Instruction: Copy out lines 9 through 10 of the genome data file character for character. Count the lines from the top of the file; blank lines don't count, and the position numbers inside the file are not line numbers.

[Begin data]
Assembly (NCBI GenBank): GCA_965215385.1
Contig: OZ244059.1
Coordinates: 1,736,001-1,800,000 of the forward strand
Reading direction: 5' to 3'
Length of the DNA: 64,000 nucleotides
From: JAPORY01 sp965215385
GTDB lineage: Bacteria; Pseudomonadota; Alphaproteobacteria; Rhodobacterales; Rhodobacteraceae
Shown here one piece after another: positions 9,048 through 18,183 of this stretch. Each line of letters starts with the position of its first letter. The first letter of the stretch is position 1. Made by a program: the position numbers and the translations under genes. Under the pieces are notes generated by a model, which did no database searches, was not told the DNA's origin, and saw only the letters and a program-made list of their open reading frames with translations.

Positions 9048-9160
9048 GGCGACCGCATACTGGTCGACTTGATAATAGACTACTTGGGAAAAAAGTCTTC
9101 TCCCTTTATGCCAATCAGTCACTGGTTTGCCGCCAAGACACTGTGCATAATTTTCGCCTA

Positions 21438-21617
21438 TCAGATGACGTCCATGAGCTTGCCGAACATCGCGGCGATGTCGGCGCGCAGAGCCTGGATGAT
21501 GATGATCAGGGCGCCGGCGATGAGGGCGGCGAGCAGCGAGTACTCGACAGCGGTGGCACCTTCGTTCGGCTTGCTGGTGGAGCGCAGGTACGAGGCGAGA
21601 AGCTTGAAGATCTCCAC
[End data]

Positions 9048-9160
9048 GGCGACCGCATACTGGTCGACTTGATAATAGACTACTTGGGAAAAAAGTCTTC